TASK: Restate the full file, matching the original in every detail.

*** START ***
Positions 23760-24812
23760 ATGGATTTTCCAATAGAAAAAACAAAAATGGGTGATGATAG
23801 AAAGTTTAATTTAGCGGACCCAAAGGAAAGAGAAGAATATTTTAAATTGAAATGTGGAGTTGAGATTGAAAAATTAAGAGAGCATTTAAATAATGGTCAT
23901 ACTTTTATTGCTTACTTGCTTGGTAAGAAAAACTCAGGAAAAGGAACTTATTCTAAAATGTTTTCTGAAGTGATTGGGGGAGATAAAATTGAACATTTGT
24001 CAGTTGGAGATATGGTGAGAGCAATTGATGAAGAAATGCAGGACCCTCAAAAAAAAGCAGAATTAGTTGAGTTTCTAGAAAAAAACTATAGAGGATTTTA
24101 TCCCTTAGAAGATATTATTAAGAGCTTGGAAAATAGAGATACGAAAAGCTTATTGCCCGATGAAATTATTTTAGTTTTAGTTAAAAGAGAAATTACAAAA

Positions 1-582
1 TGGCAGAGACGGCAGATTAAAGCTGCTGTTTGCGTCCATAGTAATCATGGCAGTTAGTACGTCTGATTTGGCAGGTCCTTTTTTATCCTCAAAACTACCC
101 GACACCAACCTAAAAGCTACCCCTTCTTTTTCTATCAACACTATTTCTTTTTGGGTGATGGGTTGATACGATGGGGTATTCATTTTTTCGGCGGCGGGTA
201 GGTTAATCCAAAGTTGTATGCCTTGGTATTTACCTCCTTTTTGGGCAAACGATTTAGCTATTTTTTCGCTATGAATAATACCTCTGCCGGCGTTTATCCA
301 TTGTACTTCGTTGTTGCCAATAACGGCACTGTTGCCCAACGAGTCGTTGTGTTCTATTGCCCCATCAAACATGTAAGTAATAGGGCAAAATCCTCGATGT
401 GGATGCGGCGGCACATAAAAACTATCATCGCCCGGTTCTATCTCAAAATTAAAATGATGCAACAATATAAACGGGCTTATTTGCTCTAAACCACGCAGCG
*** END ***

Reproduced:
Positions 23760-24812
23760 ATGGATTTTCCAATAGAAAAAACAAAAATGGGTGATGATAG
23801 AAAGTTTAATTTAGCGGACCCAAAGGAAAGAGAAGAATATTTTAAATTGAAATGTGGAGTTGAGATTGAAAAATTAAGAGAGCATTTAAATAATGGTCAT
23901 ACTTTTATTGCTTACTTGCTTGGTAAGAAAAACTCAGGAAAAGGAACTTATTCTAAAATGTTTTCTGAAGTGATTGGGGGAGATAAAATTGAACATTTGT
24001 CAGTTGGAGATATGGTGAGAGCAATTGATGAAGAAATGCAGGACCCTCAAAAAAAAGCAGAATTAGTTGAGTTTCTAGAAAAAAACTATAGAGGATTTTA
24101 TCCCTTAGAAGATATTATTAAGAGCTTGGAAAATAGAGATACGAAAAGCTTATTGCCCGATGAAATTATTTTAGTTTTAGTTAAAAGAGAAATTACAAAA

Positions 1-582
1 TGGCAGAGACGGCAGATTAAAGCTGCTGTTTGCGTCCATAGTAATCATGGCAGTTAGTACGTCTGATTTGGCAGGTCCTTTTTTATCCTCAAAACTACCC
101 GACACCAACCTAAAAGCTACCCCTTCTTTTTCTATCAACACTATTTCTTTTTGGGTGATGGGTTGATACGATGGGGTATTCATTTTTTCGGCGGCGGGTA
201 GGTTAATCCAAAGTTGTATGCCTTGGTATTTACCTCCTTTTTGGGCAAACGATTTAGCTATTTTTTCGCTATGAATAATACCTCTGCCGGCGTTTATCCA
301 TTGTACTTCGTTGTTGCCAATAACGGCACTGTTGCCCAACGAGTCGTTGTGTTCTATTGCCCCATCAAACATGTAAGTAATAGGGCAAAATCCTCGATGT
401 GGATGCGGCGGCACATAAAAACTATCATCGCCCGGTTCTATCTCAAAATTAAAATGATGCAACAATATAAACGGGCTTATTTGCTCTAAACCACGCAGCG